The Euro is Essential
By Steven J. Grisafi, PhD.
Too often I read commentaries written by Europeans from all four corners of the continent expressing their frustration with the euro currency and lamenting the harm they believe it has done to their nation’s economy. There appear to be opponents to the currency within all nineteen nations that have adopted the currency. The euro is too weak for Germany and the Netherlands but it is too strong for both France and Italy. While various opinions exists as to how to remedy the situation, the consensus appears to be that political unity of all nineteen member nations would be required. However, political unity means different things to the peoples of differing nations.
Again too often, one can find commentaries from citizens of the smaller member nations of the European Union expressing their mistrust of what they perceive to be a domineering, if not condescending, attitude toward them from the largest member nations: both France and Germany. I suspect that much of the apparent grief expressed by the smaller member nations toward the departure of the United Kingdom from the European Union results from their perceived loss of the British as a counter-weight to the wishes of both the French and the Germans. But the United Kingdom had not adopted the euro currency and would have been extremely unlikely to abandon the Pound Sterling even if she were to remain within the European Union. As such, the departure of the United Kingdom from the European Union is essential for any sort of Federalism to arise within the European Union. Regardless of how that Federalism may come to be defined within the European Union, the sine qua non for any sort of political unity is the euro currency.
After confronting what they had perceived as unreasonable stinginess from the Germans, Greece has sought to exploit their strategic geographic position along China’s proposed new Silk Road to overcome their imposed austerity. After recent clashes with the European Commission in Brussels, regarding their proposal to pay the poorest five million Italians a basic monthly income from an allocation of seven billion euros in an extremely over-stretched national budget, Italy also seeks financial enrichment through cooperation with the Chinese venture. Consistent with this pattern is the effort of Poland to acquire enhanced military interaction with the United States; while Bulgaria also seeks to exploit their opportunity to facilitate the transport of Russian natural gas to the remainder of the European Union. As an American observing this pattern, of nearly all European nations attempting in some fashion or another to undermine any appearance of federal authority residing within the European Union, I wonder how long it will take for the Europeans to recognize that they have concocted a flawed structure, which they call the European Union, because they failed to recognize the need to subsume all national identities.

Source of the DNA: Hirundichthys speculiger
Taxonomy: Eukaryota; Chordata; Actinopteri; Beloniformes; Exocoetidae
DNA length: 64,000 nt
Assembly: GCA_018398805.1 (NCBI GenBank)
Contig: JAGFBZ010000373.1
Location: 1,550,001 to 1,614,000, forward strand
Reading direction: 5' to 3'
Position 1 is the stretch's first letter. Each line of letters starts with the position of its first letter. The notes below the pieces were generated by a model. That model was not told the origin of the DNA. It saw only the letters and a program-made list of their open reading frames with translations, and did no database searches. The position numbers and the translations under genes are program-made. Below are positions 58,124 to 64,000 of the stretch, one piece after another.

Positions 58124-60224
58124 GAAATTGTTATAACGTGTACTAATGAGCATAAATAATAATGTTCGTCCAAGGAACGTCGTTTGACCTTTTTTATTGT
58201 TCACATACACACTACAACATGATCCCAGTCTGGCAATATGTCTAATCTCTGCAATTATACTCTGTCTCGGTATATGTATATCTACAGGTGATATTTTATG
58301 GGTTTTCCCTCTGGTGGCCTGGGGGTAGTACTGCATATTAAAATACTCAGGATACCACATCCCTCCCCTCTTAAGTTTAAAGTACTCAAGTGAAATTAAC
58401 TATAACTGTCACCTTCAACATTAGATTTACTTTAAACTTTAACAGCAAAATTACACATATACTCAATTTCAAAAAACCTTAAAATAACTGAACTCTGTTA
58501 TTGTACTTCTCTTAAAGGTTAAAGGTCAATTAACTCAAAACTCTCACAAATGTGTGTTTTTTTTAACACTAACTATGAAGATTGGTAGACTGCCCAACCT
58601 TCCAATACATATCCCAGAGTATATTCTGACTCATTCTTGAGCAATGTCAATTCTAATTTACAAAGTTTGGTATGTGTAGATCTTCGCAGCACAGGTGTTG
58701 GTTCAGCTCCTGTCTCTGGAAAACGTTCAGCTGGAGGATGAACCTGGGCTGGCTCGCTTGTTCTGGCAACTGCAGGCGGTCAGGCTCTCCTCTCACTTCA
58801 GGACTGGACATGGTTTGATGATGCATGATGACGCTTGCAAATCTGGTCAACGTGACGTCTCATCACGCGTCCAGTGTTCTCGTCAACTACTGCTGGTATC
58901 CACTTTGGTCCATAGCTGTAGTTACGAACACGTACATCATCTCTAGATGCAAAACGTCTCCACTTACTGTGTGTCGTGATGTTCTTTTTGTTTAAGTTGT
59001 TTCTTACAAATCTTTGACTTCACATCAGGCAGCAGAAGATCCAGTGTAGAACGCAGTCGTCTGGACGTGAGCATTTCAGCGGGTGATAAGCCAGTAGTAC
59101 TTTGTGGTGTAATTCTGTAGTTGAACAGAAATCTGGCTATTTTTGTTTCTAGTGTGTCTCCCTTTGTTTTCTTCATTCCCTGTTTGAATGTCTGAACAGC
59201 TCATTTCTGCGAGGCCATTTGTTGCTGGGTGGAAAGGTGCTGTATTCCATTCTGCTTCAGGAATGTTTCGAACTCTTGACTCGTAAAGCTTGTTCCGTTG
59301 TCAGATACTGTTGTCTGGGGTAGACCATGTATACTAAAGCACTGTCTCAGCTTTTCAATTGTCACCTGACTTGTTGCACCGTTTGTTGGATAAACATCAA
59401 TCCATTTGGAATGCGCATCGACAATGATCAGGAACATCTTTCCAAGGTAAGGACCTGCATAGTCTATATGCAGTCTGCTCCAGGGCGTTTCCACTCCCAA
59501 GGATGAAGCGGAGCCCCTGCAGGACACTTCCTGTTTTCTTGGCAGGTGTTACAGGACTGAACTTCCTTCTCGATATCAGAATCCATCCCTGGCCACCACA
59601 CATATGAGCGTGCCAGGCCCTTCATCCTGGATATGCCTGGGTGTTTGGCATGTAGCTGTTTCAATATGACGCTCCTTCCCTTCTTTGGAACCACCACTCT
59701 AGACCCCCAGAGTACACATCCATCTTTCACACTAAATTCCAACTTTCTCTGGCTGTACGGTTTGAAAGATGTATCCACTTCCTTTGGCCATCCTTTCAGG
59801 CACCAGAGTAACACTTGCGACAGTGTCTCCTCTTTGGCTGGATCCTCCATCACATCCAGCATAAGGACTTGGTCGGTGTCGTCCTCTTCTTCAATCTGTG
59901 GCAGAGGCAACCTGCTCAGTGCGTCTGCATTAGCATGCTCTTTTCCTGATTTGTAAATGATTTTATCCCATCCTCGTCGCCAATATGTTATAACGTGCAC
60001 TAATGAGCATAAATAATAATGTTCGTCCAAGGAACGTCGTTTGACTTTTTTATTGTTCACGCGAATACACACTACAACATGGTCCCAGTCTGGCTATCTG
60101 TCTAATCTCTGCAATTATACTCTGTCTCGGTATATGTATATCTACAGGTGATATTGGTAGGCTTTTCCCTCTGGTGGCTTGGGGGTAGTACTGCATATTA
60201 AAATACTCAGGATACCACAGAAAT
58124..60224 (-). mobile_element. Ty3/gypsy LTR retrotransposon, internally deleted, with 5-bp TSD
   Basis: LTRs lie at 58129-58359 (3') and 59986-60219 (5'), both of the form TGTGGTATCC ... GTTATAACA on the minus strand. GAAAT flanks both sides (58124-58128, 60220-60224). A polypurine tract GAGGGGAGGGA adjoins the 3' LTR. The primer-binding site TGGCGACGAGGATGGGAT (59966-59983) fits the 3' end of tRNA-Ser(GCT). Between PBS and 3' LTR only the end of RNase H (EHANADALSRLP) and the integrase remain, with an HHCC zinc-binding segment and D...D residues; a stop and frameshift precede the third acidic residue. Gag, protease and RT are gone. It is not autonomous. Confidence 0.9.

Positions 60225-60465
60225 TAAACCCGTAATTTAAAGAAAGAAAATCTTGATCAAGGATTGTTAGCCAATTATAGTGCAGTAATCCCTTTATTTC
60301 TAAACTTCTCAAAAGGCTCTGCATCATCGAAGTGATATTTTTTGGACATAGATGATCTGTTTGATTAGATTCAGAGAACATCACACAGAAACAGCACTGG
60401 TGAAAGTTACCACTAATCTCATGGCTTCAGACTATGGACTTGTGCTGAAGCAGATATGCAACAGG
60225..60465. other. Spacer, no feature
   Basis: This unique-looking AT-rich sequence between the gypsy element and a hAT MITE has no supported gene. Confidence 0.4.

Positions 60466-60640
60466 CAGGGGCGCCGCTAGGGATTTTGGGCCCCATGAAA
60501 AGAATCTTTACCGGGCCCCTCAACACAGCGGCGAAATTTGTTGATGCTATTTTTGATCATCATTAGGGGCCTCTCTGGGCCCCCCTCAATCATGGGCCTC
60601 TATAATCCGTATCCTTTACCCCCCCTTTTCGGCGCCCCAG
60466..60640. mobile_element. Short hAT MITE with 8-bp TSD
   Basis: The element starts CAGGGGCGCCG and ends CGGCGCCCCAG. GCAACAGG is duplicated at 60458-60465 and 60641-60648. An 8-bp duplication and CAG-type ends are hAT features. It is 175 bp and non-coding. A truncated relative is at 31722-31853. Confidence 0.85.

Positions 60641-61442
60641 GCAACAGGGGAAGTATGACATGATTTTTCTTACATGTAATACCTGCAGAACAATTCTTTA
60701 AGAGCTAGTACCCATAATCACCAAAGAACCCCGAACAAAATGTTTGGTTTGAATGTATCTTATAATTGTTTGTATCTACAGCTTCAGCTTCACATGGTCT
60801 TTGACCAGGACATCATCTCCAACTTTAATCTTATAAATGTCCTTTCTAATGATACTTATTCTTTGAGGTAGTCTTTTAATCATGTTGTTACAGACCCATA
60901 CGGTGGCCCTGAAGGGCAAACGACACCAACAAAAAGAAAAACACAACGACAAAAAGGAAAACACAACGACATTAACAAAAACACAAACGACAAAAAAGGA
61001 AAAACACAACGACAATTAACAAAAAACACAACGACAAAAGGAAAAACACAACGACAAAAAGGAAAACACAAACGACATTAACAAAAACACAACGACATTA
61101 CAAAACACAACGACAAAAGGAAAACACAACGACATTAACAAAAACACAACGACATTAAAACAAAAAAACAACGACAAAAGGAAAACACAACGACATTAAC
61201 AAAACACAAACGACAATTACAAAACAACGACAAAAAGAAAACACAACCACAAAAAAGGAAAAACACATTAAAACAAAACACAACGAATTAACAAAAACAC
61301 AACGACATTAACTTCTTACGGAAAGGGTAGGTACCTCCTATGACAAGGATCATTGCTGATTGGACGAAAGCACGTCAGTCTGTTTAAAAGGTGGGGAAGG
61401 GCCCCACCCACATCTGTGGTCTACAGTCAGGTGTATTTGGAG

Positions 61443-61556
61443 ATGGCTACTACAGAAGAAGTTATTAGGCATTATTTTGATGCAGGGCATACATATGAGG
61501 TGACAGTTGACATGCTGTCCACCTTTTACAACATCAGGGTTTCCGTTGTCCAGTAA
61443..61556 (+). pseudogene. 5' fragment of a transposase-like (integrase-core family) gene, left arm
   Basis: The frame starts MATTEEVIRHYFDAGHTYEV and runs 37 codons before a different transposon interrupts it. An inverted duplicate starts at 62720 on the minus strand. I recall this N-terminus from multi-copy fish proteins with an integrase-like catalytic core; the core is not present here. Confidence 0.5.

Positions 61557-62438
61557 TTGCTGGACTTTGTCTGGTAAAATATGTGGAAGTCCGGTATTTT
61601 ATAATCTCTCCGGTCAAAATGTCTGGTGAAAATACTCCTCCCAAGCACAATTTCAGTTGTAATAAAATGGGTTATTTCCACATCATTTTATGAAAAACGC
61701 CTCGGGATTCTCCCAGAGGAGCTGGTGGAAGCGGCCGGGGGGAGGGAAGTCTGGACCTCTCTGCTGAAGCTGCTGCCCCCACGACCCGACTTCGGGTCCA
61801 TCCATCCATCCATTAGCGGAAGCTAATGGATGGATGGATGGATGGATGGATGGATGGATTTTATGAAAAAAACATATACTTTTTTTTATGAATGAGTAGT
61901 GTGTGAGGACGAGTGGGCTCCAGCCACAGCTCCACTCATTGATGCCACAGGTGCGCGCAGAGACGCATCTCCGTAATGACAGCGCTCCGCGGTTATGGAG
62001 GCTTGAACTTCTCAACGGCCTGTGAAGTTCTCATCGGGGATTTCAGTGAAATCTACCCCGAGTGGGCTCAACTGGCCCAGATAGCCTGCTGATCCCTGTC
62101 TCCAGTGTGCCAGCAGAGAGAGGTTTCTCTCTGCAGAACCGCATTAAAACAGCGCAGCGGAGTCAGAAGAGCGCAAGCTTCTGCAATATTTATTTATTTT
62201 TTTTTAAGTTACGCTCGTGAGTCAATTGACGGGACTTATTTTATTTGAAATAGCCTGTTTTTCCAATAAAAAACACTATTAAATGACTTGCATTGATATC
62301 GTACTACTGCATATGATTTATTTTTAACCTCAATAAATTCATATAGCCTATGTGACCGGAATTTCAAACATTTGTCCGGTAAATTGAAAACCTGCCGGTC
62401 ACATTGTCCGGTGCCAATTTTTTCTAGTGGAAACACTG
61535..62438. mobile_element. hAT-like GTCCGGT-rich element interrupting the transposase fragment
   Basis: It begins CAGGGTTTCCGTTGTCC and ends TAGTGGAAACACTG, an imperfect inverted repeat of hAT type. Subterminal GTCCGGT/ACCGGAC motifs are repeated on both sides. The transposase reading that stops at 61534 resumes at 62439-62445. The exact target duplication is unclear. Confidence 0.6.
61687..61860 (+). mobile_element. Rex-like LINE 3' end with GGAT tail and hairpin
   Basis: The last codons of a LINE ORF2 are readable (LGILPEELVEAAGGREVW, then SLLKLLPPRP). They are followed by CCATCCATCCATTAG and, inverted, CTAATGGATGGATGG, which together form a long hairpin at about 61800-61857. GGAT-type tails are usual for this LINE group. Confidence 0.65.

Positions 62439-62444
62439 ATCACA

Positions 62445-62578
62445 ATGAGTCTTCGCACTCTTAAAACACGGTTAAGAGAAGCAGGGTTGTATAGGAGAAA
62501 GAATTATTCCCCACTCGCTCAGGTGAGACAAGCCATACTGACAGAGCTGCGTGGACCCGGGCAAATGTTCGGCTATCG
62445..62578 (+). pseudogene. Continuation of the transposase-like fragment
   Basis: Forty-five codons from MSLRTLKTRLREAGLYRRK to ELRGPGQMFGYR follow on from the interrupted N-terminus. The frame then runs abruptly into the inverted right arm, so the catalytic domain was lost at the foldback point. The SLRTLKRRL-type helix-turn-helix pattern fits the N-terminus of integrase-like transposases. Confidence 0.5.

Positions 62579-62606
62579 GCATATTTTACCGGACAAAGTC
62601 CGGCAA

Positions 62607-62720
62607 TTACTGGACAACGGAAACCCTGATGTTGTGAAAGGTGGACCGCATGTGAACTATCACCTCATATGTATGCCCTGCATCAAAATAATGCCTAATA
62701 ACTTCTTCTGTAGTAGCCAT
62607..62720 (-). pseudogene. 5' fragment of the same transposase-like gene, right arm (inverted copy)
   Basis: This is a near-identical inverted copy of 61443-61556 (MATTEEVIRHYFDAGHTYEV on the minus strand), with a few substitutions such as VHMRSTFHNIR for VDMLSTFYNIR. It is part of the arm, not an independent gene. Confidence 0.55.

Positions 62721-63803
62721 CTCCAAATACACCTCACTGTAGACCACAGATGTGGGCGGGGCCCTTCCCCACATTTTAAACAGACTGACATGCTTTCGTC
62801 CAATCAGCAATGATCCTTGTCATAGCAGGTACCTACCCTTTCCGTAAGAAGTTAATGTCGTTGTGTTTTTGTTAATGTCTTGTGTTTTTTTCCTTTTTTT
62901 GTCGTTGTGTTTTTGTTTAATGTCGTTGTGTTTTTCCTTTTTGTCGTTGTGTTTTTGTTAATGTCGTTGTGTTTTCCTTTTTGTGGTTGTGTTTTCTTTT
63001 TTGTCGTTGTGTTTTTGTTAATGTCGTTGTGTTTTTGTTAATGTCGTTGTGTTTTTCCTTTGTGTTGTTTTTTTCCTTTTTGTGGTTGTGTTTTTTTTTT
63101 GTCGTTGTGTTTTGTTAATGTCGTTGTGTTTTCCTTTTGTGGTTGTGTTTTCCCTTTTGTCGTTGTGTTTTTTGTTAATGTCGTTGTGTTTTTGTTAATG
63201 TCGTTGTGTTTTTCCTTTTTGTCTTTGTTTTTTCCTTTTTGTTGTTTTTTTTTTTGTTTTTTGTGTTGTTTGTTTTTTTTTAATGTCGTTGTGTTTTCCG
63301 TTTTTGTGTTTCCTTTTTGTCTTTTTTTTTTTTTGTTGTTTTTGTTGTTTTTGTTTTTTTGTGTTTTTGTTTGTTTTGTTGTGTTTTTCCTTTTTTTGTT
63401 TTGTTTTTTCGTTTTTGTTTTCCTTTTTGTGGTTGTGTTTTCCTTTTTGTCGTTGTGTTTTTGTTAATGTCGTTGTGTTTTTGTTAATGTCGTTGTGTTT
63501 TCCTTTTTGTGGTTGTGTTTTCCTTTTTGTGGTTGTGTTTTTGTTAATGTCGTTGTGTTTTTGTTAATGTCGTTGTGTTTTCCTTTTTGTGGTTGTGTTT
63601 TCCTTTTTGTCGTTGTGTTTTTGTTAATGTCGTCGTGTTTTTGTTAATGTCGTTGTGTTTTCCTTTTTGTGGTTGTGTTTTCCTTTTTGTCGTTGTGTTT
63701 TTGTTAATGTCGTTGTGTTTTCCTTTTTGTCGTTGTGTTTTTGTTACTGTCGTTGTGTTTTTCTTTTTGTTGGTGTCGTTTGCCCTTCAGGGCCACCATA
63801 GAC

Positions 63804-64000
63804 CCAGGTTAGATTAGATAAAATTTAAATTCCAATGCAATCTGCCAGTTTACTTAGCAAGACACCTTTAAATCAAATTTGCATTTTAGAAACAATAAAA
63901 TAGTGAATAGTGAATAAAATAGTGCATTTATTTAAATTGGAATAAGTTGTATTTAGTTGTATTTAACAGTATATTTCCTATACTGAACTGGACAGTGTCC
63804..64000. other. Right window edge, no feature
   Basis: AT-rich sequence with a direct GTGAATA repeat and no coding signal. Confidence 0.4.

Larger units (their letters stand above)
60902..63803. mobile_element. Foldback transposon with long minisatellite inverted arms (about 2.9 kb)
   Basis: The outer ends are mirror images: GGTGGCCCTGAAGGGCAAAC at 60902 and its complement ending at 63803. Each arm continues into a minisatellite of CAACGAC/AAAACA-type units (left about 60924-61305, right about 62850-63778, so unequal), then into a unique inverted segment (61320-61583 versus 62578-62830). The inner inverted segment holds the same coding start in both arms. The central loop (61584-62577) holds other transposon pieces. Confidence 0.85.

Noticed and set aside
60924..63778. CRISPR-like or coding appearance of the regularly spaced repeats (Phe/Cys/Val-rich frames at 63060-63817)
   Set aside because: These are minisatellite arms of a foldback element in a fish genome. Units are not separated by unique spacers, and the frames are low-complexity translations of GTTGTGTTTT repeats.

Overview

The need to subsume all national identities does not require abandonment of one’s culture or regional identity. In my previous article entitled “Unity” I expressed the thought that we ought to build upon the sentiment inherent in the Treaty of Aachen endorsed by France and Germany. What would be required as the next step is the merger of France with Germany. One way of doing so would be to hold a constitution convention with representatives of the regional governments of both France and Germany, not the national governments. At this drafting of a new constitution for the merged, unified nation, let us call it the Central European Republic, the entire territory would be divided into states of approximately equal population. For example, the former Federal Republic of Germany would be divided into eight states of approximately equal size while France would be divided into six states of approximately equal size to that of the German states. These fourteen new states would become the signatories to the constitution. With all French national authority invested within the six French states and all German national authority invested within the eight German states, the ratification of the constitution by these fourteen states empowers the federal authority of the Central European Republic. Although it has changed considerably over the past two centuries, this was the method for the creation of the United States of America: all authority resides with the states except for that which is expressed explicitly within the constitution and transferred to the federal government by ratification of said constitution by the states.
As I see it, the stunted development of the European Union results from the unwillingness of all member nations to abandon the recognition they enjoy on the world stage. It appears that the Europeans had hoped to achieve the stature and recognition that the United States of America enjoys without having to abandon their privilege of being individually recognized as a member of the world community. Americans can have little sympathy for this attitude and it becomes fertile ground for our attitude of America First!